Skip to main content

Conservationists Praise Protections for Bitterroot Forest

Bitterroot logging plan settled after court-ordered mediation by conservation groups, the Forest Service, and the logging industry.
February 8, 2002
Missoula, MT —

After two long days of court-ordered mediation conservation groups and the Forest Service agreed to eliminate 27,000 acres of uninventoried roadless areas and sensitive native fish habitat from lands being offered for by the Forest Service to loggers. The settlement will also allow some logging to proceed in a burned over portion of the Bitterroot National forest.

Originally the Forest Service called for logging 41,000 acres. The settlement also preserves citizens' rights to appeal future Forest Service timber sale decisions.

"This agreement demonstrates that when the public is provided with an opportunity to express its concerns to the Forest Service we can find a solution that's good for the forest," said Tim Preso of Earthjustice, the attorney who represented American Wildlands, Pacific Rivers Council and The Wilderness Society.

Conservation groups filed suit in December after U.S. Department of Agriculture Under Secretary Mark Rey announced his decision to approve the massive timber sale and exempt the project from the public's right to administrative appeal. Earthjustice lawyers asked Judge Donald Molloy to stop the Forest Service from allowing logging to go forward until the public's legal right to pursue an administrative appeal was restored.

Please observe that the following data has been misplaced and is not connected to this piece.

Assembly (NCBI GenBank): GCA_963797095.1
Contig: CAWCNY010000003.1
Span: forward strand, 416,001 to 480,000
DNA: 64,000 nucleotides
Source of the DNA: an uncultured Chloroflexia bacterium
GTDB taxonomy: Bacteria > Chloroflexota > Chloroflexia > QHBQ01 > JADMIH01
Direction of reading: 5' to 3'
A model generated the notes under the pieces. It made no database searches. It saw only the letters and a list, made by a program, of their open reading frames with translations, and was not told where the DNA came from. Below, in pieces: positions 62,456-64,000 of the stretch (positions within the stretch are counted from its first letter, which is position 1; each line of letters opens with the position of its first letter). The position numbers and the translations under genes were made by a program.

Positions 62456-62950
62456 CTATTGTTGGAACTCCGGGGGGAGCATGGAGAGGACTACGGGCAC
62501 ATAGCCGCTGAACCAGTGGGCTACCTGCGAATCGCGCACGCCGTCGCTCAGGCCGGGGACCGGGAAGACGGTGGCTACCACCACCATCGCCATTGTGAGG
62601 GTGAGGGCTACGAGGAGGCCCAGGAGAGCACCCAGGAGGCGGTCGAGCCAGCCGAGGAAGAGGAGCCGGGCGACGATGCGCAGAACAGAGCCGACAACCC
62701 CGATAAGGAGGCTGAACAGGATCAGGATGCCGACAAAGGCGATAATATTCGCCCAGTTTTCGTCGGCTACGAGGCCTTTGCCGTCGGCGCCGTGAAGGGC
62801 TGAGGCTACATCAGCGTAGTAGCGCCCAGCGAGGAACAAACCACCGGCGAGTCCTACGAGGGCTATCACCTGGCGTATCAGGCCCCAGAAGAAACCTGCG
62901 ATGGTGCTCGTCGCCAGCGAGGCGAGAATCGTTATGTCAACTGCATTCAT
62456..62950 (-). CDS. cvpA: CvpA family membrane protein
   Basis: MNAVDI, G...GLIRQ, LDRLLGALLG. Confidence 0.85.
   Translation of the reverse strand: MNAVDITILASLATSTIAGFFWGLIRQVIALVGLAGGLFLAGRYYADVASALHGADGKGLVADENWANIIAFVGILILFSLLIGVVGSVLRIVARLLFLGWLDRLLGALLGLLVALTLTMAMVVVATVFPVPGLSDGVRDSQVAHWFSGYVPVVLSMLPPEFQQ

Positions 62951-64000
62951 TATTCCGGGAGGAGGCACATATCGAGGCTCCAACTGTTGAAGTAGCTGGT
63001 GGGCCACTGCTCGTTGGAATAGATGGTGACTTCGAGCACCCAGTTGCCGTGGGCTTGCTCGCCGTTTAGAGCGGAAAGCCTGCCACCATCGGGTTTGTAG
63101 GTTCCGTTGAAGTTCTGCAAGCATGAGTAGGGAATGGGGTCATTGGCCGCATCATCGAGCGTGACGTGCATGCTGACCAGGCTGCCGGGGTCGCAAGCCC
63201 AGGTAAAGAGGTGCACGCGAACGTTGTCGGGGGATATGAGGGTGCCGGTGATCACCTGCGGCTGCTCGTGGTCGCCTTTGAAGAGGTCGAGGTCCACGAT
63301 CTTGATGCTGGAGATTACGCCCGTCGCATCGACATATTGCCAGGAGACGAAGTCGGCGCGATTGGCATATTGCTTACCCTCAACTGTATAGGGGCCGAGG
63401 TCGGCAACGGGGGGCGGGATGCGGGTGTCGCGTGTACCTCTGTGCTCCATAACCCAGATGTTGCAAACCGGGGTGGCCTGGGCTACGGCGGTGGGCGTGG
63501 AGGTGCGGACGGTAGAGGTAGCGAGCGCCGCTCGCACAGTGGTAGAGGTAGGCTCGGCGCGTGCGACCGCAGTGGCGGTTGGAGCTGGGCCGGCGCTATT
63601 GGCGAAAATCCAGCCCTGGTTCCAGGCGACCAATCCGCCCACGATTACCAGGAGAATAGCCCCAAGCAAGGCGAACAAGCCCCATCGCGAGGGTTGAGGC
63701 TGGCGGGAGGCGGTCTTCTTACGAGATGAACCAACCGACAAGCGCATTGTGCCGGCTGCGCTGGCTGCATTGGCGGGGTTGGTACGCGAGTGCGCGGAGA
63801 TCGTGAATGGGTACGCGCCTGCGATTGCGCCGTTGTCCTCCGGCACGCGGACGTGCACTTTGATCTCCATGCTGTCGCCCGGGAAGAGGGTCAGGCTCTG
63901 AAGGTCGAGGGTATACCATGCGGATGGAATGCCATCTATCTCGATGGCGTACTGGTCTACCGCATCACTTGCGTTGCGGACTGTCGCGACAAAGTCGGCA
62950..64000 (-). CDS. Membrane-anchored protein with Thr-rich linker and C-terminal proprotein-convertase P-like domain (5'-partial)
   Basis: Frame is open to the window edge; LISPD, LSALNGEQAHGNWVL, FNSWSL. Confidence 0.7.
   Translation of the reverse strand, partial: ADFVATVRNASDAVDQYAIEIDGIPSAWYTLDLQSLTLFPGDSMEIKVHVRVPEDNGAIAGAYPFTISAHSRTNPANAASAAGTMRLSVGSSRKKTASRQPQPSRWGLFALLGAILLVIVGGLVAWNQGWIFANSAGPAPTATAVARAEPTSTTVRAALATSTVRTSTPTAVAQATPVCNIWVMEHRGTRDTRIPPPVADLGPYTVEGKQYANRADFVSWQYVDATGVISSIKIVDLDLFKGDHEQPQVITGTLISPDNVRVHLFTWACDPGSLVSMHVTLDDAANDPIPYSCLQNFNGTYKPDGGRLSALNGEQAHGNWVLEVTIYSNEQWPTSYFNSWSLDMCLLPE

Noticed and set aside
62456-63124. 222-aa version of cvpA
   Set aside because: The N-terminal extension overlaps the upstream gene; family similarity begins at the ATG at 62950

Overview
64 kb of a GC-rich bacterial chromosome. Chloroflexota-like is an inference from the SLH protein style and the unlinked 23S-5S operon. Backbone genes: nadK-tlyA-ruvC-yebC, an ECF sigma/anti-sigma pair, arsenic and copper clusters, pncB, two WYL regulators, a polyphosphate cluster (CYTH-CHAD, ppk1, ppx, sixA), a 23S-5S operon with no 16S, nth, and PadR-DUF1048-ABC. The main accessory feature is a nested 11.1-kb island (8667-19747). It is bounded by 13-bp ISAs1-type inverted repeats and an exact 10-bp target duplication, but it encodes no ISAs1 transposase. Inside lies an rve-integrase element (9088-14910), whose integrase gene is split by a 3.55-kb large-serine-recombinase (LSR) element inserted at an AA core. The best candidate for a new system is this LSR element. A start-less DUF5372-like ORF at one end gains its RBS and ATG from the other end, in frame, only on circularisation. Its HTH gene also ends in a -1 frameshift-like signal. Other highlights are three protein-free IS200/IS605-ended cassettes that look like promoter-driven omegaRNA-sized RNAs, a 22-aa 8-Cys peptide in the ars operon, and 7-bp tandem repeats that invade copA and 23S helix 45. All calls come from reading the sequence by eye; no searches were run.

Judge Molloy first issued a temporary restraining order followed by a preliminary injunction that put a hold on the proposed timber sale. The Forest Service appealed to the Ninth Circuit Court of Appeals which turned them down and the mediation ensued.

Earthjustice clients are American Wildlands, Pacific Rivers Council, and The Wilderness Society which support balanced management of our national forests, but do not oppose all logging on the Bitterroot.

The conservation groups involved in the mediation were the Friends of the Bitterroot, Ecology Center, American Wildlands, Pacific Rivers Council, Sierra Club, Center for Biological Diversity, and The Wilderness Society.


Your timing is perfect …

At Earthjustice, we’re more than just lawyers in a courtroom. We’re a nonprofit in the business of building a better future for our planet. Our 135 lawyers measure success in clean air, clean water, and safeguards for communities across the country. We stand alongside our hundreds of public-interest clients at the frontlines of the fight for a better today and tomorrow. Case by case, our lawyers face off against deep-pocketed interests and today’s unprecedented attacks on our environment, health, and climate — and we win.

You have only a few days left to make a tax-deductible donation investing in our work that will immediately triple in value, thanks to a generous first-ever match offer from our Board of Trustees.

Whether you give $5 or $5,000, this will be the best investment you make today.

(Not convinced? Research our legal victories and see our clients, all of whom we represent free of charge.)


Tim Preso and Abigail Dillen, Attorneys, Earth Justice (406) 586-9699

Robert Ament, Executive Director, American Wildlands (406) 586-8175

Bob Ekey, Northern Rockies Regional Director, The Wilderness Society, (406) 581-9827

Overruling Trump.